Targeted bonus available to some members only.
In the midst of a world pandemic, airlines are desperately trying to conserve cash burn as they receive practically near-zero revenue given the halting of international travel.
Alaska Air has turned to its usual tactic to raise some money, by ‘selling’ future travel in the form of miles. This time, Alaska Air is offering up to 60% bonus miles, a never-seen-before offer.
Note that Alaska Air is currently selling these miles tax-free, so this brings the per-mile cost down to 1.72 US cents.
Alaska Air has targeted some members with the whopping 60% bonus. This is not a straight-off bonus, but tiered according to how much you buy:
- Buy 10,000-19,000 miles: 20% bonus (i.e. 2.29 US cents/mile)
- Buy 20,000-39,000 miles: 40% bonus (i.e. 1.96 US cents/mile)
- Buy 40,000 miles and above: 60% bonus (i.e. 1.72 US cents/mile)
This is a targeted offer, so that means that your offer may differ from other people. As far as articles have suggested, there are two offers: one for 60% bonus, the other for 40% bonus.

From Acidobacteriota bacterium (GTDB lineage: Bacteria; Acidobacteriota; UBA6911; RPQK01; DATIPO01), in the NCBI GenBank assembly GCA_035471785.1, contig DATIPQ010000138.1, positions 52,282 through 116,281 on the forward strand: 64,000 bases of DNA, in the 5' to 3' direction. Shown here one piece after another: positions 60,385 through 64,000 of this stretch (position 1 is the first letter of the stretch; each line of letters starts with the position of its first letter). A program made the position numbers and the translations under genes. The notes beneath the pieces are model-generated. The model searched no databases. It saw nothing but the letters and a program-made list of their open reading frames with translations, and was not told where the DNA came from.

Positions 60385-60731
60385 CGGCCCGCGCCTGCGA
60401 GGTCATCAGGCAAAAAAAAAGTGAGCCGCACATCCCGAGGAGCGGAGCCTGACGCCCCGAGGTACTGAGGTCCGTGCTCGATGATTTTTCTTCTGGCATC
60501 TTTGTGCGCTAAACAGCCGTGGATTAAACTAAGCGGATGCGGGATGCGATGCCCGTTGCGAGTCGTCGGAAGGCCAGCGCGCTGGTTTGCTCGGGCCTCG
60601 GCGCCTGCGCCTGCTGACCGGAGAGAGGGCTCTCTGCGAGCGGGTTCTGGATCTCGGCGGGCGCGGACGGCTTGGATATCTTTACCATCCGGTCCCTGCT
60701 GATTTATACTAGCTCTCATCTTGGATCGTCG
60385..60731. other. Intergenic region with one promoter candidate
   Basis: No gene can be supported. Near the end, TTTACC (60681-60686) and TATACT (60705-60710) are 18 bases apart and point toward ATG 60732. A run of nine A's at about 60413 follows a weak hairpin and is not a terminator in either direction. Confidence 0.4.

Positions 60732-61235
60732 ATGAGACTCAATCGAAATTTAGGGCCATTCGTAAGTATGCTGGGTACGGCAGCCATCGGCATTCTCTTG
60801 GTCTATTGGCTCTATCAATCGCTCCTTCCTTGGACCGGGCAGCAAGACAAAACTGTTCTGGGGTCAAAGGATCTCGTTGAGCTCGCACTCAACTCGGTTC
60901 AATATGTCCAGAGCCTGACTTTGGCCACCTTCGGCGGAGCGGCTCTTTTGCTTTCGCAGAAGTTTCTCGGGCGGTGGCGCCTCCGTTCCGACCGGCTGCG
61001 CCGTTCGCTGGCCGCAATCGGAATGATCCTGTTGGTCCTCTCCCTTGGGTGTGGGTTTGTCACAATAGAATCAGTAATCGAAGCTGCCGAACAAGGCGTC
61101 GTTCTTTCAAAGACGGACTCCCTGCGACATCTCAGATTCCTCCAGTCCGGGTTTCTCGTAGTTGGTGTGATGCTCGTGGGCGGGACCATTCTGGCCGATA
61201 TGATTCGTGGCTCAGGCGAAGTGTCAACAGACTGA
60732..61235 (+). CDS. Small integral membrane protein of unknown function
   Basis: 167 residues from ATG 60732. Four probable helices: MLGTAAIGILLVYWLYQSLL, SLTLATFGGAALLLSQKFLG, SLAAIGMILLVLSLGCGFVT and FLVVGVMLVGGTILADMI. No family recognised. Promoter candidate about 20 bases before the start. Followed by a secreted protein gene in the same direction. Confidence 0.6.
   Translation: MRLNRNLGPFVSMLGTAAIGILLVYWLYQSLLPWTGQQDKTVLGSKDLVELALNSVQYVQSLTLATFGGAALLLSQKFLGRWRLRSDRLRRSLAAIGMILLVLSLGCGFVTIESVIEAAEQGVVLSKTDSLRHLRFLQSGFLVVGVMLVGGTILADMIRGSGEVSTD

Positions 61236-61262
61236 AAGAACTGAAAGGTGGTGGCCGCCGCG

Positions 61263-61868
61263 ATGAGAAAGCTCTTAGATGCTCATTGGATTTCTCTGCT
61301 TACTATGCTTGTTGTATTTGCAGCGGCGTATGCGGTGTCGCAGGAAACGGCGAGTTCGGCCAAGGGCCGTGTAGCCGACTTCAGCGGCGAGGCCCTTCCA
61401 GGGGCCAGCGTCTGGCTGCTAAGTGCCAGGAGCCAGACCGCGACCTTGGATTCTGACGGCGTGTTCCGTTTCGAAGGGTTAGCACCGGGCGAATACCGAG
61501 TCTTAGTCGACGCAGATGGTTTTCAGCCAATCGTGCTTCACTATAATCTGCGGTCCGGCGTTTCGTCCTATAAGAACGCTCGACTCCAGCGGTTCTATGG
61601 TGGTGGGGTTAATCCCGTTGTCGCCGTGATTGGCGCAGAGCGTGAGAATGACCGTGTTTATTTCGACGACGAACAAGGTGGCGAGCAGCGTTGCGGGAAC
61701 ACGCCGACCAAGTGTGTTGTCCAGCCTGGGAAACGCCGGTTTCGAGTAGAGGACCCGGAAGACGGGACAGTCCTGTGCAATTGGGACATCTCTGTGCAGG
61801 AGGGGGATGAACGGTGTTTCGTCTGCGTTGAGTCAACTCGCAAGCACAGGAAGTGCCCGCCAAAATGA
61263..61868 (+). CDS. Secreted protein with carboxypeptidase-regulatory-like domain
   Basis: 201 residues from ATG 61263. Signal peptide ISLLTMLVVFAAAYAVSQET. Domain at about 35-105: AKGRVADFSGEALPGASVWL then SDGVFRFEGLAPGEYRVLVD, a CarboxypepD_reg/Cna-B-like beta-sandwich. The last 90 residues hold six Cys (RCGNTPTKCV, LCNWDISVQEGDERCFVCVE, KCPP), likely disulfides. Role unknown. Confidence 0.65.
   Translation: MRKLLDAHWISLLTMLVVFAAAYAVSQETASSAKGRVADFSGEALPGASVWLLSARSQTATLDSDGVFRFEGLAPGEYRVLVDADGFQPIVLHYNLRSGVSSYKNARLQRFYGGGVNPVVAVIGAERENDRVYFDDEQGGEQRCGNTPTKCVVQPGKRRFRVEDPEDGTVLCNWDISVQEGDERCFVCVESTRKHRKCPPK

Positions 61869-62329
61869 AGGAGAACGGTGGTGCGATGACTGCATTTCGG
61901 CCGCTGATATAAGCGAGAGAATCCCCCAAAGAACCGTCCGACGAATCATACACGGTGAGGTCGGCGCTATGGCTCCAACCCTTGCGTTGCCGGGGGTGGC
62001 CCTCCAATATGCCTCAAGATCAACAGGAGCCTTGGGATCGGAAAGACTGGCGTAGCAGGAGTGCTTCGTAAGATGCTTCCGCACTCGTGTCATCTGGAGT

The 40% bonus is a lot more sedated (and definitely not worth considering):
- Buy 3,000-14,000 miles: 20% bonus (2.29 US cents/mile)
- Buy 15,000 miles and above: 40% bonus (1.96 US cents/mile)
To find out what’s your offer, you will need to log into your account here.
Should you really be buying miles now?
This is no doubt an incredible offer, given that Alaska Air has historically offered only up to 50% bonus miles. At 1.72 US cents per mile, the famed Singapore-Tokyo redemption on JAL business class will only set you by USD429.70 (S$613), or somewhere close to USD860 (S$1,226) for a roundtrip ticket, an incredible value for a business class mid-haul ride.
The key risk here is obvious: we don’t know when the global travel economy is going to recover, and that has a hinge on flight capacity. Historically, airlines will prioritise revenue tickets over award tickets, so if there’s a situation where demand outpace the available air capacity, you could be left in a situation of too many miles, too few redemption options.
While Alaska Mileage Plan last for two years before expiring, bear in mind that Alaska is due to join oneworld in summer next year, so award prices may change by then.
The worst of situations often brings out the best promotions, and this is probably one of those classic examples.
As the other mileage experts always say: don’t buy these miles speculatively. Only do it if you have a plan to use them in the near future.